The Rotary Club of Mint Hill, at its annual Educational Emphasis Day meeting on May 21, 2009, recognized its selections of the 2009 Teacher of the Year and the four 2009 recipients of its educational grants. The recipients and Rotarians who led the application/nomination process, as shown from left to right in the photograph are: Rotarian Ken Cloaninger, grant recipients Nicholas Rabiipour (Butler High School) and Langston Said Mallouky (Independence High School), Teacher of the Year Peter Pickering (Independence High School), grant recipients Candice Kilzer (Cato Middle College High School) and Alina Foksha (Butler High School), and Rotarian John CasaSanta. (Photo by Rotarian Helius Wong.) […]
A new John Locke Foundation report examines “significant” growth in nonclassroom jobs over this decade. Here’s a synopsis of the report by Terry Stoops of the JLF.
North Carolina’s public schools have added administrators, consultants, and other nonclassroom staffers faster than they’ve added students this decade. That’s a key finding in a new John Locke Foundation Spotlight report.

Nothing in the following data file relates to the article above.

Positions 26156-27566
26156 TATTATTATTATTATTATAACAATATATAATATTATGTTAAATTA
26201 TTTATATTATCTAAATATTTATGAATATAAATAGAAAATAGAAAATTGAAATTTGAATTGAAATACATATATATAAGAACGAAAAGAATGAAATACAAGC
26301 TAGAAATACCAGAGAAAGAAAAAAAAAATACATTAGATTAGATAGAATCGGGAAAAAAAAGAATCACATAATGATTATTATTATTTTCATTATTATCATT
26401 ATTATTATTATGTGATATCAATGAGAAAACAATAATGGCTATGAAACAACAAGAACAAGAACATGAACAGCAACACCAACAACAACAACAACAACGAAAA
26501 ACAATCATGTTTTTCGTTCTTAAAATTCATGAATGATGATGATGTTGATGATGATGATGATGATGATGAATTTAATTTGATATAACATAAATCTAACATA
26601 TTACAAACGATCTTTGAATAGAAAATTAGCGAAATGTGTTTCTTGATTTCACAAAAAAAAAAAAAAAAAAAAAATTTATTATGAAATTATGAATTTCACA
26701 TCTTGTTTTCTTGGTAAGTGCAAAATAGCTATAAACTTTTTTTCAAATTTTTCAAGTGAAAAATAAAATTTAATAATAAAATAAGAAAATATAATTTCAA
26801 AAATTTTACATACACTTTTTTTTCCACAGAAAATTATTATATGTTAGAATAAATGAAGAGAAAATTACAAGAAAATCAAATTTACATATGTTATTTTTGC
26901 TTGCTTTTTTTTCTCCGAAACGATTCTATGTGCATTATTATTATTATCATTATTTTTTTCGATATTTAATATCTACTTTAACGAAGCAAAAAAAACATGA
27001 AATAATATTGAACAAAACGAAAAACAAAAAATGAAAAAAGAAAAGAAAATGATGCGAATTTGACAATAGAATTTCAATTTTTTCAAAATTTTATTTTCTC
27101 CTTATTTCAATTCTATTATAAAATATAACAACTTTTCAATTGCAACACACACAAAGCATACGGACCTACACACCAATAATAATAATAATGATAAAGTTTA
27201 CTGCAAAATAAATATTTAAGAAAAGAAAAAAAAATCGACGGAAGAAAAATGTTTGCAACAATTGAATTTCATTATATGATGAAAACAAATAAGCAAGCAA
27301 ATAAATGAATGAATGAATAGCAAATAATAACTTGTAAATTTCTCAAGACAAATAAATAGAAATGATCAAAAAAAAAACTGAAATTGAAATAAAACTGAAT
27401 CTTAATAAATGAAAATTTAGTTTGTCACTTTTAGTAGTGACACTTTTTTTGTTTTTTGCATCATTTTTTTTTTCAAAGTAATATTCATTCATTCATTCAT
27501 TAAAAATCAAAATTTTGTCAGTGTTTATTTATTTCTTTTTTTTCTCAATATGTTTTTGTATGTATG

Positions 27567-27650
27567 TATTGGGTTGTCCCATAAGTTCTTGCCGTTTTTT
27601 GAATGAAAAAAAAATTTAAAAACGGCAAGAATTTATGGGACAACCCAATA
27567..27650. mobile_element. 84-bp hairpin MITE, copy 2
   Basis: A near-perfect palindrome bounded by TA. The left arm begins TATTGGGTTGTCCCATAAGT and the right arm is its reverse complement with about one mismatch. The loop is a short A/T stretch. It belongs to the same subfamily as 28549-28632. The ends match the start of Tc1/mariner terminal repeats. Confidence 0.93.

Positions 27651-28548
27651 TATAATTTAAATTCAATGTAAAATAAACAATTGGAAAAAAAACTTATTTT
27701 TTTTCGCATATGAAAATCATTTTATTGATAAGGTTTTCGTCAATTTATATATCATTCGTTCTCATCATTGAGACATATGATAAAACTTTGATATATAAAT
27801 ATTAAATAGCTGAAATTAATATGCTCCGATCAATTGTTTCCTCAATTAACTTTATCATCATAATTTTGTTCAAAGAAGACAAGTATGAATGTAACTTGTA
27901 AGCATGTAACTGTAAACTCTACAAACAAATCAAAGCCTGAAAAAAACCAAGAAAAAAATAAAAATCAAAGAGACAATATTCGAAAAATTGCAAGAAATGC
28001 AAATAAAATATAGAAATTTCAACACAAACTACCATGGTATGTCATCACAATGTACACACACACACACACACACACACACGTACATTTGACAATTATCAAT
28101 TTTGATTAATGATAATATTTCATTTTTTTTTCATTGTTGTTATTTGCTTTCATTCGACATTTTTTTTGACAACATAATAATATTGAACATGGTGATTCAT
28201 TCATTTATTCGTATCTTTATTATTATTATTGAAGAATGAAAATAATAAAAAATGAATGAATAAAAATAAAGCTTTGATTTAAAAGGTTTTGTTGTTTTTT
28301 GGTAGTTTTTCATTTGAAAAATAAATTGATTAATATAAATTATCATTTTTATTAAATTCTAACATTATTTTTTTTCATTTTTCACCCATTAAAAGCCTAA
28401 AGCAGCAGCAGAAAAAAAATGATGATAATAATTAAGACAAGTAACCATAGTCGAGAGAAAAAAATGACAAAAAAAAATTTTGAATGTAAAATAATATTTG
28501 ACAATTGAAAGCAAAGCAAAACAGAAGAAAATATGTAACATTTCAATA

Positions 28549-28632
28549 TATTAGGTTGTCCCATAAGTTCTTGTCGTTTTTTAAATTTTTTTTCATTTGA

“It’s important to keep this rapid growth of nonclassroom jobs in mind as N.C. House budget writers recommend cutting positions to help fill the state government’s budget hole,” said report author Terry Stoops, John Locke Foundation Education Policy Analyst. “While North Carolina’s public school enrollment has grown about 13 percent since 2000, the number of school personnel has grown by nearly 18 percent. Much of that growth has been outside the classroom.” […]
Charlotte-Mecklenburg Schools notified 304 teachers May 22 that they will not have jobs next year. The district will send similar letters the week of May 25 to teachers who meet the criteria for non-renewal established by the Board of Education – retirees, employees with end-of-year contracts and part-time teachers.
The letters are part of an ongoing reduction in force by CMS, made necessary by county and state revenue shortfalls. The district receives nearly all of its funding from Mecklenburg County and the state of North Carolina. […]
Nearly two-thirds of North Carolina voters (65 percent) favor the state legislature passing a law to raise the current cap on public charter schools, according to a public opinion survey released today. The survey found that support for lifting the cap was strongest among African Americans (69 percent). Support is also strong among parents (66 percent) and across party lines—65 percent of registered Democrats favor increasing the number of charter schools, as do 70 percent of unaffiliated voters and 61 percent of Republicans. […]